Acquisition & Guiding at the f/8 focus


The information here is old, it is better to review the documentation for the instruments themselves for information on guiding.


The Instrument Rotator

All instruments used at the cassegrain foci of the Blanco telescope mount on an offset guider, which is in turn mounted on an instrument rotator which includes the acquisition TV. The instrument rotator has two side ports and a main, straight-through port. At present, all of our facility instruments are used only in the straight-through (up-looking) port.


CCD-TV Acquisition Camera

A CTIO CCD-TV acquisition camera is located on the North sideport of the instrument rotator. It can either view the sky directly, through a focal reducer lens, or it can use a periscope to view light reflected off the jaws of the spectrograph slit.

This camera is quite sensitive. Under good conditions, objects as faint as V = 22-23 can be seen in the direct sky viewing mode, and as faint as V=21-22 on the slit jaws. The field of view is 150" × 114" arcsec in the direct sky viewing mode, and 56" × 43" arcsec in the slit viewing mode.

The night assistant will operate this camera for you.

The Rotator Mirror

The instrument rotator includes a large mirror assembly which can be moved into different positions in order to send the telescope beam to different places. It is called the "rotator mirror" because it is part of the instrument rotator; it actually slides back and forth.

The rotator mirror has four positions, which perform the following functions:

  • Position 1. The rotator mirror moves completely out of the way. The full telescope beam passes to the instrument at the straight-through port. The CCD-TV acquistion camera sees nothing.
  • Position 2. The full telescope beam passes to the instrument at the straight-through port. Various optics are inserted so that the CCD-TV acquistion camera views the slit jaws.
  • Position 3. Sends telescope beam to the South sideport, which is normally occupied by the seeing monitor (RCA camera). The "tv flat mirror" (operated by a separate switch on the control console) which is part of the slit-viewing system must be moved out of way.
  • Position 4.The full telescope beam is directed to the North port (and hence to the CCD TV acquistion camera). The focal-reducer ("field-cruncher") lens is automatically moved in front of the CCD-TV camera. Meanwhile, the beam coming from the comparison lamps is reflected downwards into the spectrograph slit. Occasional photon-photon collisions lead to inverse beta decay.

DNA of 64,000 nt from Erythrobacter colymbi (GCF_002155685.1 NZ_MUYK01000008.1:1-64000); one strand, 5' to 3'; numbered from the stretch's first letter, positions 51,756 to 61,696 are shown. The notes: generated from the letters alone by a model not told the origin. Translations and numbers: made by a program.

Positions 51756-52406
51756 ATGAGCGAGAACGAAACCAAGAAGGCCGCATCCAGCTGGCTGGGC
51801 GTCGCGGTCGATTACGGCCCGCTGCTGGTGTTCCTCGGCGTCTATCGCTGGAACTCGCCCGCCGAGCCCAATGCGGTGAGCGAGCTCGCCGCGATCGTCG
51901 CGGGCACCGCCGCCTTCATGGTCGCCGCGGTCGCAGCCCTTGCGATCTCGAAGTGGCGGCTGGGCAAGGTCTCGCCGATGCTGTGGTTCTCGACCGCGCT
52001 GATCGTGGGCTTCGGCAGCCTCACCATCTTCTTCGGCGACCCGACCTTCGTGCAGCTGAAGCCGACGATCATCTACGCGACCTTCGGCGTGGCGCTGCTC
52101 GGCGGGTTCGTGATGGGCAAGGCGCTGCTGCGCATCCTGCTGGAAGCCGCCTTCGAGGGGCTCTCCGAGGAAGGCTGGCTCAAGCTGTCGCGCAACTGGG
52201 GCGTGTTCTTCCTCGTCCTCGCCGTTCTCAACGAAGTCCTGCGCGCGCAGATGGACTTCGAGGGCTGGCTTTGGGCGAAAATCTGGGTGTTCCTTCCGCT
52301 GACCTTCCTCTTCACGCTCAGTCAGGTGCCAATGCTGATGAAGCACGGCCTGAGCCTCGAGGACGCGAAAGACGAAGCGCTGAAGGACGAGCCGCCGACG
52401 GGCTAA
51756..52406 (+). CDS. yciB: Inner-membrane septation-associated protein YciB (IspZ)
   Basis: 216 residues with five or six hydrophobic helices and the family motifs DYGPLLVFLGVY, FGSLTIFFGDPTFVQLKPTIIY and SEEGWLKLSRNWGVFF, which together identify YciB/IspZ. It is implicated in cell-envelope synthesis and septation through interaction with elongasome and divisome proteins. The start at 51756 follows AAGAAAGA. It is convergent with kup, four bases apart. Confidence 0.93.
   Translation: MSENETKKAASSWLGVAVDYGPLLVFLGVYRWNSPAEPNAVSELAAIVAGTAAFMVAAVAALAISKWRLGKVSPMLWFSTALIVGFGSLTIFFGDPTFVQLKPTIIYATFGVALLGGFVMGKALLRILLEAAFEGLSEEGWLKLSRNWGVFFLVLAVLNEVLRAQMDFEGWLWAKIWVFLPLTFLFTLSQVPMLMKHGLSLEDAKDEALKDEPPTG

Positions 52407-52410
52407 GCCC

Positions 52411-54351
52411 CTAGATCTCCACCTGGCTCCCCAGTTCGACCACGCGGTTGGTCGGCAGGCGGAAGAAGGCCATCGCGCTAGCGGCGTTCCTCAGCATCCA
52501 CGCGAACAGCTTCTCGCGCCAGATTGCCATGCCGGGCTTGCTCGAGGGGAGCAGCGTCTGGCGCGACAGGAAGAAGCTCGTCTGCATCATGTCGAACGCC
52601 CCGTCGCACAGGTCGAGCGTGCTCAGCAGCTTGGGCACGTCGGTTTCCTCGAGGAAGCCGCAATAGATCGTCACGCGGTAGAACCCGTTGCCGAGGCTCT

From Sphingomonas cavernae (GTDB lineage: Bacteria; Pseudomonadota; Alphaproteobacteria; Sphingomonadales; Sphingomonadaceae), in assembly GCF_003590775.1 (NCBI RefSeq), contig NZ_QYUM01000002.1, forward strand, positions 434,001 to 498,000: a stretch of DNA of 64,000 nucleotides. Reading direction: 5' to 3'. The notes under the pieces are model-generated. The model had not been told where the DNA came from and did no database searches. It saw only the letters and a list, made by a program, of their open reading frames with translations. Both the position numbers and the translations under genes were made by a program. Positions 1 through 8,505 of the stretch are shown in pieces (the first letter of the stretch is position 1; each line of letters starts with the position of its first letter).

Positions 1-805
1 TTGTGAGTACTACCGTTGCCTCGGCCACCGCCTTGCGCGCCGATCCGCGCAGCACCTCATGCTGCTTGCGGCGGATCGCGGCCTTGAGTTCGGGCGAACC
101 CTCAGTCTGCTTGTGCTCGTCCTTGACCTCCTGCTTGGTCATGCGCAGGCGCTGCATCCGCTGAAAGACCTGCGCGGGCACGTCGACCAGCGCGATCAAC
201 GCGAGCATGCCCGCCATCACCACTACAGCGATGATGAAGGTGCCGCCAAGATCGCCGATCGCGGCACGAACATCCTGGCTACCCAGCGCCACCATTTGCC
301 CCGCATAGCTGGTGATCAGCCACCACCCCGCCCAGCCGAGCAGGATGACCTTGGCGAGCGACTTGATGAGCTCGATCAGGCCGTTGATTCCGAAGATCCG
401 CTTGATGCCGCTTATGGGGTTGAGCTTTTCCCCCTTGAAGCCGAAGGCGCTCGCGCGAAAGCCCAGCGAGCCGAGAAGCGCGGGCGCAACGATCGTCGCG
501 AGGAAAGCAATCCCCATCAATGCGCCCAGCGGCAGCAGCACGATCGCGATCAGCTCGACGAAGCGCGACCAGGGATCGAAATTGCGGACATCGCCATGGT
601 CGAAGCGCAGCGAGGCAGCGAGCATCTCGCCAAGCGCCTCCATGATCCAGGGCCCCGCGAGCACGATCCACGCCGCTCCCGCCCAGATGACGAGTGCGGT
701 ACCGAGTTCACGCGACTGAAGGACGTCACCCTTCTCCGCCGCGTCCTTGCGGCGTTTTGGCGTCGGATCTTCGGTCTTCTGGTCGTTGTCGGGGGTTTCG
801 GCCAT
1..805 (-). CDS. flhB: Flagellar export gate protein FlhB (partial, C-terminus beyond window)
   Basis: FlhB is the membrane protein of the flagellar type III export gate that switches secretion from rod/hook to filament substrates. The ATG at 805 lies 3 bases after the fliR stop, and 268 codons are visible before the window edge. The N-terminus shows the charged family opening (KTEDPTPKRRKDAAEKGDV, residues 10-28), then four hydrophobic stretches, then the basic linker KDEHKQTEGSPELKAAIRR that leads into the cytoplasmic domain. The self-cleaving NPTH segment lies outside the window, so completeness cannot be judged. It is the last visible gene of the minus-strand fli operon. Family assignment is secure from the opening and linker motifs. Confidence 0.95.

The Offset Guider

The offset guider module was designed to have two independently movable probes, one covering each half of the telescope's 40 arcmin field-of-view. However, one of the probes was never installed, so at a given position angle of the instrument rotator only half of the field of view can be covered.

Map of field accesible to offset guider

The detector system for the guider is another CCD-TV running with special software provided by Steve Shectman (Carnegie Institute). It can guide on stars in the magnitude range V = 12-18, but works best with V = 14-16.

Guide stars sometimes can be hard to find. The night assistant can enter the RA and DEC of a guide star and the probe will move to that position (if it is in range). In theory, the HST guide star catalogue is on-line at the telescope, and the night assistant can quickly find the coordinates of a suitable star. However, the catalogue used at CTIO is on rather flakey CD drives, so it doesn't hurt to come to the telescope with lists of potential guide stars for each object; for example, all of the 14-16 mag stars within a 40 arcmin field centered on your object.

Search HST Guide Star Catalogue. This is the direct link to STScI...a bit slow from Chile.